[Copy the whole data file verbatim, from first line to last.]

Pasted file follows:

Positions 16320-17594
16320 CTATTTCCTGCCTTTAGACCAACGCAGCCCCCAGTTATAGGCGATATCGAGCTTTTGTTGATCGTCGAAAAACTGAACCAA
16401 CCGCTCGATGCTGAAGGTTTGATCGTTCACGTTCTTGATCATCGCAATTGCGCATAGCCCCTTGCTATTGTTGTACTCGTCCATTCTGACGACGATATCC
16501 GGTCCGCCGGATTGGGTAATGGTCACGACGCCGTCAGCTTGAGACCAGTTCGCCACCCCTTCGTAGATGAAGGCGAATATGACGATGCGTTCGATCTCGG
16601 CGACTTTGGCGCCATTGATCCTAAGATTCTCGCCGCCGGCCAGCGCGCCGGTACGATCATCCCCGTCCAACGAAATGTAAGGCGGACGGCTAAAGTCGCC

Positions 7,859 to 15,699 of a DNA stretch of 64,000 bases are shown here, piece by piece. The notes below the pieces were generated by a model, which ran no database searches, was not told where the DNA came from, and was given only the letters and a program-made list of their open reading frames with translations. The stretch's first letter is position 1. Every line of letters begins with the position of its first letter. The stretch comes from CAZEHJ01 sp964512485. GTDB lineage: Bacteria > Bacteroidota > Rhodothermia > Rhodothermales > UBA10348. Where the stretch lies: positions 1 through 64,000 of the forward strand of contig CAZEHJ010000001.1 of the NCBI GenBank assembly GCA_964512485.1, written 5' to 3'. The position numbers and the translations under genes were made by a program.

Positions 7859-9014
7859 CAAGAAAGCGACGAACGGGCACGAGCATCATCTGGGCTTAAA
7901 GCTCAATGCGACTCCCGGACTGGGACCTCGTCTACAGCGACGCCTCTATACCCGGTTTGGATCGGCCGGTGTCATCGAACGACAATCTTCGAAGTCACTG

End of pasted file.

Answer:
Positions 16320-17594
16320 CTATTTCCTGCCTTTAGACCAACGCAGCCCCCAGTTATAGGCGATATCGAGCTTTTGTTGATCGTCGAAAAACTGAACCAA
16401 CCGCTCGATGCTGAAGGTTTGATCGTTCACGTTCTTGATCATCGCAATTGCGCATAGCCCCTTGCTATTGTTGTACTCGTCCATTCTGACGACGATATCC
16501 GGTCCGCCGGATTGGGTAATGGTCACGACGCCGTCAGCTTGAGACCAGTTCGCCACCCCTTCGTAGATGAAGGCGAATATGACGATGCGTTCGATCTCGG
16601 CGACTTTGGCGCCATTGATCCTAAGATTCTCGCCGCCGGCCAGCGCGCCGGTACGATCATCCCCGTCCAACGAAATGTAAGGCGGACGGCTAAAGTCGCC

Positions 7,859 to 15,699 of a DNA stretch of 64,000 bases are shown here, piece by piece. The notes below the pieces were generated by a model, which ran no database searches, was not told where the DNA came from, and was given only the letters and a program-made list of their open reading frames with translations. The stretch's first letter is position 1. Every line of letters begins with the position of its first letter. The stretch comes from CAZEHJ01 sp964512485. GTDB lineage: Bacteria > Bacteroidota > Rhodothermia > Rhodothermales > UBA10348. Where the stretch lies: positions 1 through 64,000 of the forward strand of contig CAZEHJ010000001.1 of the NCBI GenBank assembly GCA_964512485.1, written 5' to 3'. The position numbers and the translations under genes were made by a program.

Positions 7859-9014
7859 CAAGAAAGCGACGAACGGGCACGAGCATCATCTGGGCTTAAA
7901 GCTCAATGCGACTCCCGGACTGGGACCTCGTCTACAGCGACGCCTCTATACCCGGTTTGGATCGGCCGGTGTCATCGAACGACAATCTTCGAAGTCACTG